Some judges interpret policies, including those on sexual harassment, as enforceable contracts between employer and employee. To prevent charges that you didn't live up to your side of the bargain in a sexual harassment policy, don't:
1. Guarantee confidentiality. You can't ensure that information about employees' complaints will remain completely secure.
When investigating charges, you need to interview witnesses and talk to the alleged harasser. While you can urge employees not to talk about the investigation, people often do talk. Make sure employees understand the limits to which confidentiality extends.
2. Set strict limits on what constitutes harassment. Don't phrase your policy in such a way that employees might infer that any behaviors not described have your seal of approval. Provide general guidelines regarding what constitutes sexual harassment. Include a statement that harassment "is not limited to" the examples you've cited.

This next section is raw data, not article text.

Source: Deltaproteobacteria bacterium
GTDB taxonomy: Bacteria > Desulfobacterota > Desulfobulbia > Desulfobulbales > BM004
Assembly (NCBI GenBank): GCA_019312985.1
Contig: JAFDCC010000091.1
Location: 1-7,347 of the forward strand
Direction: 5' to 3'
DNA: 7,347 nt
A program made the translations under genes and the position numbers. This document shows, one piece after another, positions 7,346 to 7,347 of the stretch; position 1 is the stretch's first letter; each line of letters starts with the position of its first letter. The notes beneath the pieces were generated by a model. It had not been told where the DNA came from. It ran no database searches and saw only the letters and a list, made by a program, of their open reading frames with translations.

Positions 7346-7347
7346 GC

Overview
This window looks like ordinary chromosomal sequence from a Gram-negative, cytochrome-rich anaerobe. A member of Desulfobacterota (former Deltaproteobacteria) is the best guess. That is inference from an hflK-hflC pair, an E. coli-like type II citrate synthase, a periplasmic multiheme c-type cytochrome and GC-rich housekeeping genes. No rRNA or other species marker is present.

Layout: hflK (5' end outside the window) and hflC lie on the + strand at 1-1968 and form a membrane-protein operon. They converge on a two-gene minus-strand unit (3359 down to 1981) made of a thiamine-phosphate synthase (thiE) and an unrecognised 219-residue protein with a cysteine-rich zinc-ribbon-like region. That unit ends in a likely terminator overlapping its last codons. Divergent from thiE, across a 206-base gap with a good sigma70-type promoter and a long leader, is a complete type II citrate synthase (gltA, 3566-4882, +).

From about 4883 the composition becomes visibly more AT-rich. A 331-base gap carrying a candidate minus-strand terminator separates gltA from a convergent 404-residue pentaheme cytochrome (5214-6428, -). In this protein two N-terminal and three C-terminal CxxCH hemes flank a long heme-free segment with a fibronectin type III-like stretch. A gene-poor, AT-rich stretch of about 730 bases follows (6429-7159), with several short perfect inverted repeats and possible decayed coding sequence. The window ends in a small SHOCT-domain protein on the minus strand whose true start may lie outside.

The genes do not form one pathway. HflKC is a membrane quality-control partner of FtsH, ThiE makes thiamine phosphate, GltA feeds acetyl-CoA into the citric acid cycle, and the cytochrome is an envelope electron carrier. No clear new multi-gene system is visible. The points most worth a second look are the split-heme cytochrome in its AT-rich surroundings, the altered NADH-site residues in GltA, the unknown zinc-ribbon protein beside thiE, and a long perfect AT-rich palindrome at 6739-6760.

3. Promise to resolve complaints to the victim's satisfaction. Be especially careful not to imply that every complaint will result in disciplinary action. You simply want to promise that all complaints will be treated seriously.
Some complaints won't have merit or you won't be able to substantiate them. Don't open yourself to a "breach of contract" claim simply because your policy promises to solve the problem to the employee's satisfaction.
- Feel free to change schedules if it will save money or improve operations
- Quest for 'new blood' could bleed bank account if it results in huge punitive damages award
- Taming the shrews: How to turn around troublesome people
- 'Big Five' talent agency settles age-bias suit for $4.5 million
- Houston defense firm pays up in 'regarded as disabled' case